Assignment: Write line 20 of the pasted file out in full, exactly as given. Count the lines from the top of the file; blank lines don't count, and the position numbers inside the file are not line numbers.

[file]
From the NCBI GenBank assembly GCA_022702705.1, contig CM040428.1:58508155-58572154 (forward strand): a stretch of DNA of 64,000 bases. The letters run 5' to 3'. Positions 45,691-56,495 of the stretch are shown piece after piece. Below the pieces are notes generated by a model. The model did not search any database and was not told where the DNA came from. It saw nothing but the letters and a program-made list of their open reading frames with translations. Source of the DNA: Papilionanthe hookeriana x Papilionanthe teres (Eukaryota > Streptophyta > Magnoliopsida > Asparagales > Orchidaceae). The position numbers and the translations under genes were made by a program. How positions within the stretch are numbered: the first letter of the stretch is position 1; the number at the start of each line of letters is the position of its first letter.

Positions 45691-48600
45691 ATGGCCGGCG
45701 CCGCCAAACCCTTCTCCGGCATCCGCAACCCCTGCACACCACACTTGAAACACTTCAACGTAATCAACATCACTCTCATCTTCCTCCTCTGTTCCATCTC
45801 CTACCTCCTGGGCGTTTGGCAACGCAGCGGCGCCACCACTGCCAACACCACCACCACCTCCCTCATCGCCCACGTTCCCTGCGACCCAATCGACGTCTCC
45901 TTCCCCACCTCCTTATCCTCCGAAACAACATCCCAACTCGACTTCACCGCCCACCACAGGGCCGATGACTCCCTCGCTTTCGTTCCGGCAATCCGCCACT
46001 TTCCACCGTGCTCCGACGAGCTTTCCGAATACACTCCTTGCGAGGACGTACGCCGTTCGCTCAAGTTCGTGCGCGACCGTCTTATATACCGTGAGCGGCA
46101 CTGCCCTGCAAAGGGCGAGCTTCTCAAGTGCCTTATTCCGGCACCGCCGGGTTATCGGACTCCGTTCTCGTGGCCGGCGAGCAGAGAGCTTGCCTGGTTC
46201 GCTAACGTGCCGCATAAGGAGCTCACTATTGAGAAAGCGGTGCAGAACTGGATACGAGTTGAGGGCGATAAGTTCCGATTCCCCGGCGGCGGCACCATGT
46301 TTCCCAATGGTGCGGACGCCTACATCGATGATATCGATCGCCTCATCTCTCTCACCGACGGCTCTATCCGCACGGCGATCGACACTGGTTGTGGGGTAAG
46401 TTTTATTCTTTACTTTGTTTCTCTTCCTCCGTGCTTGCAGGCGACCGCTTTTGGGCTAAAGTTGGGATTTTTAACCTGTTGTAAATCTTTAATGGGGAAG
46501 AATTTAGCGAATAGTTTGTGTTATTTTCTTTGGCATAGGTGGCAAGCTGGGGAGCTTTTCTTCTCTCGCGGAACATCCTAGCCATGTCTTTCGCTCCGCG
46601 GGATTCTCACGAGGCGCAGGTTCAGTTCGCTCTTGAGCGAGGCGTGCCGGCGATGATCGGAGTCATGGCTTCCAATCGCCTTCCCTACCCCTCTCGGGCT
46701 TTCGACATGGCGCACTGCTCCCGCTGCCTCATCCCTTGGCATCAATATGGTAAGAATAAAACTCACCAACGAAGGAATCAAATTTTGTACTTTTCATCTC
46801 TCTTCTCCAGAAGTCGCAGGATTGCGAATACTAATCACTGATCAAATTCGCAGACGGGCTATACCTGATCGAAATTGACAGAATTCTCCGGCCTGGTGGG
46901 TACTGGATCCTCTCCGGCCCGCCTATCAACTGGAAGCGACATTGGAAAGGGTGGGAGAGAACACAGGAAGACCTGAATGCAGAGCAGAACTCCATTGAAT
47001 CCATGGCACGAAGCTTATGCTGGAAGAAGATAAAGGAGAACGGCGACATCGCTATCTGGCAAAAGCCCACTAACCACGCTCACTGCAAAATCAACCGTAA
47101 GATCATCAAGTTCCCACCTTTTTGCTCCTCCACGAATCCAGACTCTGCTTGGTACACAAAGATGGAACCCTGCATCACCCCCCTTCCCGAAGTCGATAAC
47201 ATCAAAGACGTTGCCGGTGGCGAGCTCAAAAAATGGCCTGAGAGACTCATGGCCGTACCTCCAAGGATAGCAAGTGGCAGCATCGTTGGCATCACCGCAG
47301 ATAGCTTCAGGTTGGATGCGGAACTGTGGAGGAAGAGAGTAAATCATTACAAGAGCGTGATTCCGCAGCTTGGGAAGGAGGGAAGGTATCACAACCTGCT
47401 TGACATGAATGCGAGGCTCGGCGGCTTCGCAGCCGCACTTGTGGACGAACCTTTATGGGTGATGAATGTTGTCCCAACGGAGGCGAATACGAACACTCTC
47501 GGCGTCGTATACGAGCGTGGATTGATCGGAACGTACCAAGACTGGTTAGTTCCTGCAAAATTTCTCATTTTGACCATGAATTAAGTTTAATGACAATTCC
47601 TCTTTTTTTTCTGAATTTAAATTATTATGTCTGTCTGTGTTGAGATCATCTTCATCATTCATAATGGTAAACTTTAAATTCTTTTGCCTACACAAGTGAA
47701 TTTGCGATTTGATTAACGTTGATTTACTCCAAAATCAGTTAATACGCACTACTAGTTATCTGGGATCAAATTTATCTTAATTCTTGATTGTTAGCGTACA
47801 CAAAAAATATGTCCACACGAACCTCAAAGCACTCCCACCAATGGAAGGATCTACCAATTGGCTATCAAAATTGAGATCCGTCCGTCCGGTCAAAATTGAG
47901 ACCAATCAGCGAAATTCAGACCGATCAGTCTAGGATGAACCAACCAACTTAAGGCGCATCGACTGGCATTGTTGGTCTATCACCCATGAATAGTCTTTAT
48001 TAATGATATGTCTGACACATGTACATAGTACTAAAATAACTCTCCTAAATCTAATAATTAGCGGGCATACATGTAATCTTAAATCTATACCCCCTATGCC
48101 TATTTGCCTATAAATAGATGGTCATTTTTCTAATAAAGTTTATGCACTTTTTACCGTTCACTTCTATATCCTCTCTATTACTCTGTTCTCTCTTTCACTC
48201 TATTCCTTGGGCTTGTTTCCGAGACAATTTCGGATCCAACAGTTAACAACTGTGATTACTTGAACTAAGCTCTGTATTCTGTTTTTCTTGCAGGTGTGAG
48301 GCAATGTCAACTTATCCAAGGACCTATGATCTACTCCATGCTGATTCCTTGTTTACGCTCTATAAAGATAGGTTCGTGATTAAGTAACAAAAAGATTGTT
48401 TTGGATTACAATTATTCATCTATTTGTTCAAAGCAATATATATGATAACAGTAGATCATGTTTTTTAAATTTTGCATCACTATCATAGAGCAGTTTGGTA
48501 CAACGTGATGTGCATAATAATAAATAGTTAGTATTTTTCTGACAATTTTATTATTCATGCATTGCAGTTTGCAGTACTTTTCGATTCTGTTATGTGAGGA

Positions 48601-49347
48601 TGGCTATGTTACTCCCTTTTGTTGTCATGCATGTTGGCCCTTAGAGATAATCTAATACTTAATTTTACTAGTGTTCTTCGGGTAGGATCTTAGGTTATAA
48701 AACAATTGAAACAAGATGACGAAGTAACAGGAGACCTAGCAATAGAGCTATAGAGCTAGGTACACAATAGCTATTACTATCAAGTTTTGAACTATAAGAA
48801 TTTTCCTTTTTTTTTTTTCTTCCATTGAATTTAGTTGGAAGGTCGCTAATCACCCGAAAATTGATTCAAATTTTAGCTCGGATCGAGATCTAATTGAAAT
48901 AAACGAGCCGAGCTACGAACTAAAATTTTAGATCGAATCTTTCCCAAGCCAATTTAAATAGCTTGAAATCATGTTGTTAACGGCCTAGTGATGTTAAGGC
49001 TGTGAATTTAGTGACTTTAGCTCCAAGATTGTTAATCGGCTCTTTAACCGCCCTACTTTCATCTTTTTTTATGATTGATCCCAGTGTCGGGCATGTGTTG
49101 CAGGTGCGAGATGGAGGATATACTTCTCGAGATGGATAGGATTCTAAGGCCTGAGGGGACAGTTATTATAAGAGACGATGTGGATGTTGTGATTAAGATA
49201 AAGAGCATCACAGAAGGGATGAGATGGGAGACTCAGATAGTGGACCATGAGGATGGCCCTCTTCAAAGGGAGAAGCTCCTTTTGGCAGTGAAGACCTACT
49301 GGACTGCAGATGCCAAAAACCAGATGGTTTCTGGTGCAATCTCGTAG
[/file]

47301 ATAGCTTCAGGTTGGATGCGGAACTGTGGAGGAAGAGAGTAAATCATTACAAGAGCGTGATTCCGCAGCTTGGGAAGGAGGGAAGGTATCACAACCTGCT